“You asleep?” I would whisper, when I suspected that Radek’s grip was softening.

“Yes,” he would say, and then he really would go to sleep, and I’d be left all alone, a castaway in the ocean of my cot….

I looked through a gap in the rippling curtains and off into the distance, where on an imaginary horizon a figure appears, comes closer—a lacy-white bird; it flies in through the half-open window, pulls up by my bed, strokes my forehead and… still no sign of the angel.

Time flowed lazily in one direction; the air under the ceiling turned blue and my eyelids became armor plates that threatened to clatter down and close me off from the outside world for good.

When I woke up with the rest, I felt pretty grumpy and overwhelmed by hopelessness. We’re never gonna do this! But hope dawned anew when we found out from Mrs. Mašková that in rare cases an angel can visit a chosen one in their sleep—it wades through the waters of their dreams with its wings wet and drooping, but still it delivers its tender message. However it happens in the end, waiting for an angel is grueling work. Days at the week-long kindergarten were so similar, it was as though they’d printed them in the books of our lives using the same stamp for all. Each new morning was an exact copy of the last; lunch never tasted good, and it made no difference whether outside the sun was shining or it was raining cats and dogs. The evenings were stuffy, dull, and sad.

And we sorely lacked the ability grown-ups have to arrange time in carefully numbered pigeonholes. Our time went round and round like water in a mill—at least it did until the day the grown-up world recognized as August 21, 1968.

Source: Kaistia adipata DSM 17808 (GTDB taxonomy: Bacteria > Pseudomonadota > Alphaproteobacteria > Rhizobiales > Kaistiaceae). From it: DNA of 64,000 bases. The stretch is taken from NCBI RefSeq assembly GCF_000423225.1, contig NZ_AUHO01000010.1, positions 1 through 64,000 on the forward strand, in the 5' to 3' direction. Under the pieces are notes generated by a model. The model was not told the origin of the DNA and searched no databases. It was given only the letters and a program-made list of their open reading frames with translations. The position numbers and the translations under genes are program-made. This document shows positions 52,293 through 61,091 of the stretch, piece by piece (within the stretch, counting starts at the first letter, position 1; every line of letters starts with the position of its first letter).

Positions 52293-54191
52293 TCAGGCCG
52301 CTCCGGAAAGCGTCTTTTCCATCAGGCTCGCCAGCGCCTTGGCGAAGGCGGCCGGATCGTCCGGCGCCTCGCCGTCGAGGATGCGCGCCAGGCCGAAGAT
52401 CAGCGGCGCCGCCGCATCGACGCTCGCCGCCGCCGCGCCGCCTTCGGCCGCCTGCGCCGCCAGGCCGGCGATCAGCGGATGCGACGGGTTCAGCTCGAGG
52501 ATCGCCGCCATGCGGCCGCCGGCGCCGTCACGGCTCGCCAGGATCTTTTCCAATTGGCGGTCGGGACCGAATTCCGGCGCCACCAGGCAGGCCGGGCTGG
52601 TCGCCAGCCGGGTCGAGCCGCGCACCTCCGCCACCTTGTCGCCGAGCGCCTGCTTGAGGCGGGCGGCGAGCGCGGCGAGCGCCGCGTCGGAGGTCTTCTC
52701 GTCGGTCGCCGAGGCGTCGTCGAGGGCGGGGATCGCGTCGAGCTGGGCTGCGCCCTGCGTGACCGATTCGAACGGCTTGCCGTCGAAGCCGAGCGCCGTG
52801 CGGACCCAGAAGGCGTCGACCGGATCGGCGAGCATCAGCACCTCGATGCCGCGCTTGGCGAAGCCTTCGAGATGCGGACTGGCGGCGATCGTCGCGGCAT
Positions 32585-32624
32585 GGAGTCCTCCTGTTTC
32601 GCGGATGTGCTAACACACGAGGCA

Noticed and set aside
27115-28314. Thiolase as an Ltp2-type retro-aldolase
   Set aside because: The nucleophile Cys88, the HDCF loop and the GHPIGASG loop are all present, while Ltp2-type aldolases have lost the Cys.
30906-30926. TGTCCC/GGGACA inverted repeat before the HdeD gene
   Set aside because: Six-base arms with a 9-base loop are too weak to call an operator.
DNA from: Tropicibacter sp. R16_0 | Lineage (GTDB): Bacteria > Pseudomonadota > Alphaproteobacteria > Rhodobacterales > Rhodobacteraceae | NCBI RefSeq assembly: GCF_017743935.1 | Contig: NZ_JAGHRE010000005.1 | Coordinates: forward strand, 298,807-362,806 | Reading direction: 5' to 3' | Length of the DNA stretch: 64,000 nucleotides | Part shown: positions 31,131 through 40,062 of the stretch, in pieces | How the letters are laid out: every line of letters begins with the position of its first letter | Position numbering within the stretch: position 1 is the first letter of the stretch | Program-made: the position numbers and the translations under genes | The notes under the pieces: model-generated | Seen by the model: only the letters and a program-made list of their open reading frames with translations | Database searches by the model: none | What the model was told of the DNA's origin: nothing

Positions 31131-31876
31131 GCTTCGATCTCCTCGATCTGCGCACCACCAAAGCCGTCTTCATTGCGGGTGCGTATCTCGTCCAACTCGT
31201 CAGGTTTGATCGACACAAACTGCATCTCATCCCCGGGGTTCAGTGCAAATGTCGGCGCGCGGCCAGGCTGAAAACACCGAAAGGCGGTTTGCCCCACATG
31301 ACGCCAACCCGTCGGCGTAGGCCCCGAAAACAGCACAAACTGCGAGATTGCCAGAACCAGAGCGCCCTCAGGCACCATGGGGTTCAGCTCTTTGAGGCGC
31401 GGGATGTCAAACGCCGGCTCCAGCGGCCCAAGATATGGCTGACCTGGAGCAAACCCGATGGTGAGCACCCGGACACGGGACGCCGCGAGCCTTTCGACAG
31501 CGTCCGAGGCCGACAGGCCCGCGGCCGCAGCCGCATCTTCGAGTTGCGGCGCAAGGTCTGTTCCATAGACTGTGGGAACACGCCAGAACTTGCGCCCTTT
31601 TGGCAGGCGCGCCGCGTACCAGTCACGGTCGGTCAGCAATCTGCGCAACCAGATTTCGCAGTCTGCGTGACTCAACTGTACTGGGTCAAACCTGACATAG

Since early morning the teachers had paid hardly any attention to us. At breakfast they had spoken in whispers and used words not even Radek knew.

“Porcupine force?” I repeated, having no idea what I was saying. Something similar had drifted over to us from the teachers’ table.

“Probably selling something,” my smarter companion speculated.

“Blezhnev,” I whispered, no question in my voice.

“Blezh…nev.” Radek tried it out, but his face was like a wall without windows.

We were none the wiser. But it was becoming as clear as the noses on our faces that something very unusual was happening, because later in the morning we didn’t even go out to play in the yard, even though it was a very fine day. Instead of sending us outside, the principal sat in the corner of the playroom, staring out of the window. The curtains were billowing and warm, fresh air was streaming into the room; at that moment it dawned on me that she might be watching for an angel.